Navigation acts


The navigation acts were a number of related legislative measures passed between 1651 and 1696 and designed to enhance Britain’s international economic position. They reflected the mercantilistic concern for economic control of colonies and a favorable balance of trade and collectively provided a blueprint for management of Britain’s first empire.
The Navigation Act of 1651, leading to the First Dutch War, required that all goods from Africa, Asia, and the Americas be imported to England in English ships and that all European goods shipped to England be carried in English ships or the ships of the country producing the goods. The First Navigation Act (1660) reinforced the previous provisions, adding that crews had to be at least 75 percent English and establishing a list of enumerated colonial goods, not produced in England, that could be supplied only to England or other British colonies. The original articles included sugar, cotton, indigo, dyewoods, ginger, and tobacco; rice, furs, molasses, resins, tars, and turpentine were later added. It also provided that only English or colonial ships could carry trade to and from the British colonies. The Staple Act of 1663 required that most foreign goods be transshipped to the American colonies through British ports. When enumerated articles passed through British ports, heavy duties were levied on them. The British government did seek to protect some American products, however, levying high tariffs on Swedish iron and Spanish tobacco and prohibiting the raising of tobacco in England. The last major piece of mercantile legislation was passed in 1696, expanding the limited British customs service and establishing vice-admiralty courts to quickly settle disputes occurring at sea. Closely related to the navigation acts were laws passed throughout the colonial period limiting the sale of American grain in England and inhibiting the development of American industries, including textiles, timber, and iron.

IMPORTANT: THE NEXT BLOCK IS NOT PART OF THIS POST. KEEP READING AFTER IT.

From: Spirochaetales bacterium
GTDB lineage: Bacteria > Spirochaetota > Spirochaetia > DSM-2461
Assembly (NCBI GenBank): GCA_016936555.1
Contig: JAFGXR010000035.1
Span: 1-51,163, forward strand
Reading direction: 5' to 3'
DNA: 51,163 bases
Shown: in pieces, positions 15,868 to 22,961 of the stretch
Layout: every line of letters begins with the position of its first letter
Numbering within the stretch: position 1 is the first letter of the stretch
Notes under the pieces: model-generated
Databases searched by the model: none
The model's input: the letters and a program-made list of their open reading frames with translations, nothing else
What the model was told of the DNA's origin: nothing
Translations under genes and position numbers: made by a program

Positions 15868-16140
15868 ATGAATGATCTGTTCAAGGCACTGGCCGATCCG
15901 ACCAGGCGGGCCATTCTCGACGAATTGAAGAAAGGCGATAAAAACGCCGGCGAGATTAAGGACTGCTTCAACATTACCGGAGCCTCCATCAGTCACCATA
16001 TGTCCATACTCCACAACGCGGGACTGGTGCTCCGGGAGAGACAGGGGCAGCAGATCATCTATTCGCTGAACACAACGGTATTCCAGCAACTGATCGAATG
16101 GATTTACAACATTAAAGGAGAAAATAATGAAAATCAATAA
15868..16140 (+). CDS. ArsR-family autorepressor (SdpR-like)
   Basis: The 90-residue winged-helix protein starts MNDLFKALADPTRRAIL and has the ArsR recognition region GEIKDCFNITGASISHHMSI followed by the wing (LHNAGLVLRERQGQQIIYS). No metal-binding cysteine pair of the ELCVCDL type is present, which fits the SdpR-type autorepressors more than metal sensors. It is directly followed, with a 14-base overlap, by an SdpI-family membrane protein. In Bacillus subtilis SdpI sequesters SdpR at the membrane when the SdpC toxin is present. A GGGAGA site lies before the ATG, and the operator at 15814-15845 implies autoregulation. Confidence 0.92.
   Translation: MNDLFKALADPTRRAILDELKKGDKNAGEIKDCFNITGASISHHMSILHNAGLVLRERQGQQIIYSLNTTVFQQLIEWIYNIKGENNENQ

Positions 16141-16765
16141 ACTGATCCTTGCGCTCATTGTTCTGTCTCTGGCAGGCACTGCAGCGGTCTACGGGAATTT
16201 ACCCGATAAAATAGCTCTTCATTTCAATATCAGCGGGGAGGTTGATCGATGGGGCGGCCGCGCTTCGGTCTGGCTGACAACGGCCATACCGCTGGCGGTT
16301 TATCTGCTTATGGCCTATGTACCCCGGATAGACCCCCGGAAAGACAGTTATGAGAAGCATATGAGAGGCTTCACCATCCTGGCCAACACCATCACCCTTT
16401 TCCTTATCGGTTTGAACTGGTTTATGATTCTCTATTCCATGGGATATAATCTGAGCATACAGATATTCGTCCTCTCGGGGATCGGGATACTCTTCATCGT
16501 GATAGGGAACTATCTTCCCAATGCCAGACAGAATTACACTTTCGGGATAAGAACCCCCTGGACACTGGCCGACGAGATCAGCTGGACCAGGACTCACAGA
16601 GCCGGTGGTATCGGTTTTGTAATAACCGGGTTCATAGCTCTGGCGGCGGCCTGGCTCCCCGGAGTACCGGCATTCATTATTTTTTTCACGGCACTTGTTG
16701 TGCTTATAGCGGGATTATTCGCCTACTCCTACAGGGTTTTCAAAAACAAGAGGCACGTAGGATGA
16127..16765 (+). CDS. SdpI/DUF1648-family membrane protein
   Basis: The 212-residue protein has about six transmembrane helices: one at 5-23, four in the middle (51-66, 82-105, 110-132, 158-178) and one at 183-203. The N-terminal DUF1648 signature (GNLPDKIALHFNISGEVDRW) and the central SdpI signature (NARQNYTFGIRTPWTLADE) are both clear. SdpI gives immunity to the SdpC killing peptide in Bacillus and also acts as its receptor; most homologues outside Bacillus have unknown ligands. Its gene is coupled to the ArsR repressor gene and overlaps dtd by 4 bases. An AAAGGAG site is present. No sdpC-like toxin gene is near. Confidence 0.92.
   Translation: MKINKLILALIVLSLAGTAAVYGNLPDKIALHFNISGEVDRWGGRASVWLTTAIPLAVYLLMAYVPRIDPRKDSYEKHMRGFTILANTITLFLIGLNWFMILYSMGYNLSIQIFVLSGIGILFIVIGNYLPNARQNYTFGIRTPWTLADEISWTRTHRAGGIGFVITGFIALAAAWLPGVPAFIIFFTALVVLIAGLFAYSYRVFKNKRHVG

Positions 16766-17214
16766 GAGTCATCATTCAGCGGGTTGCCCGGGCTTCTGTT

The navigation acts were aimed principally at the Dutch, who had controlled much of the world’s middleman trade in the first half of the 17th century, and at emerging American industries poised to compete with the mother country. Among agriculturalists, small tobacco planters were especially hard hit, but on the whole the northern colonies suffered more as a result of the regulations. New England merchants routinely carried on commerce in violation of the acts throughout the 17th century. By the beginning of the 18th century, most smuggling from Europe had been stopped, and Americans had grown accustomed to purchasing English goods, which they preferred to local manufactures. After passage of the Molasses Act (1733), however, which raised prohibitive duties on molasses and sugar from the French West Indies and threatened American trade, smuggling again increased. Following the Seven Years’ War (1756–63), new legislation utilized the navigation acts as a means of raising revenue for the British treasury and as a result raised the ire of American colonists.

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